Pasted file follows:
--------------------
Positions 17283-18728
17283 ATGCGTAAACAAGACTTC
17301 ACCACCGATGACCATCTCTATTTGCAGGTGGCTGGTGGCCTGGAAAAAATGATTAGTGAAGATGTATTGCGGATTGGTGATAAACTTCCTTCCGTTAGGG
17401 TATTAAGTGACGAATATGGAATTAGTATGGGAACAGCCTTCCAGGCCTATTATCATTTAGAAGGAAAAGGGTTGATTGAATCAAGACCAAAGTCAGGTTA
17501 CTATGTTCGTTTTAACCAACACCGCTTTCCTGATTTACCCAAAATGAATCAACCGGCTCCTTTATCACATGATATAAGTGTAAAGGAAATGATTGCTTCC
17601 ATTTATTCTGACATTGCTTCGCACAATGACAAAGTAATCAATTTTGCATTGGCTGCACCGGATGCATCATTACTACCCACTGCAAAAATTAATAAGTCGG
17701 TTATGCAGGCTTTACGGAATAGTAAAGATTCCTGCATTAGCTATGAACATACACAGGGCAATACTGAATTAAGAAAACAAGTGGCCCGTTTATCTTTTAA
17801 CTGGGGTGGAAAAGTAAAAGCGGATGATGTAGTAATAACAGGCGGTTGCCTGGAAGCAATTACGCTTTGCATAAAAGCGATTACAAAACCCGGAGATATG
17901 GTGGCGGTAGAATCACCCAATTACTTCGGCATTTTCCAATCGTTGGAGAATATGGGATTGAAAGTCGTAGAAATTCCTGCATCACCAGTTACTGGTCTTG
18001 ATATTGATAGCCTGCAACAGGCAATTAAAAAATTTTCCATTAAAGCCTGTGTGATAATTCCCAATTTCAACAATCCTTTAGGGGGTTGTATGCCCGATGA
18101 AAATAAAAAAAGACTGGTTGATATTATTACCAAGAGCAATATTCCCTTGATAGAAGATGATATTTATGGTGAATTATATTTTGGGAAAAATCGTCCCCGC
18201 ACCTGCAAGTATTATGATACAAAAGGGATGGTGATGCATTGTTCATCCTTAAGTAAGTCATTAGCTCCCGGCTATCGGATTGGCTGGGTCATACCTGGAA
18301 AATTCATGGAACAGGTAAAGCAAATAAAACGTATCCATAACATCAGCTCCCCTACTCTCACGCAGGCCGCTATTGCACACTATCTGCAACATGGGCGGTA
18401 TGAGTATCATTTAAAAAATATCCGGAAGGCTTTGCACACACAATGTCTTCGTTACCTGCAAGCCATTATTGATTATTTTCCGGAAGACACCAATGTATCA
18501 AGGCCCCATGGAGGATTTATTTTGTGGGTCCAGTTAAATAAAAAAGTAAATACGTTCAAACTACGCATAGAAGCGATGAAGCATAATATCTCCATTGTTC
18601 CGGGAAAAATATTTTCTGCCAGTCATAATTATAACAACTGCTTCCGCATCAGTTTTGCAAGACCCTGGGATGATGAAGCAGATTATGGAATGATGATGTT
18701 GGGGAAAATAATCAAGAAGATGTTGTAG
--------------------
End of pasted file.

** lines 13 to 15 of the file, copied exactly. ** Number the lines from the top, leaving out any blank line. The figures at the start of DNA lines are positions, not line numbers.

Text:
18301 AATTCATGGAACAGGTAAAGCAAATAAAACGTATCCATAACATCAGCTCCCCTACTCTCACGCAGGCCGCTATTGCACACTATCTGCAACATGGGCGGTA
18401 TGAGTATCATTTAAAAAATATCCGGAAGGCTTTGCACACACAATGTCTTCGTTACCTGCAAGCCATTATTGATTATTTTCCGGAAGACACCAATGTATCA
18501 AGGCCCCATGGAGGATTTATTTTGTGGGTCCAGTTAAATAAAAAAGTAAATACGTTCAAACTACGCATAGAAGCGATGAAGCATAATATCTCCATTGTTC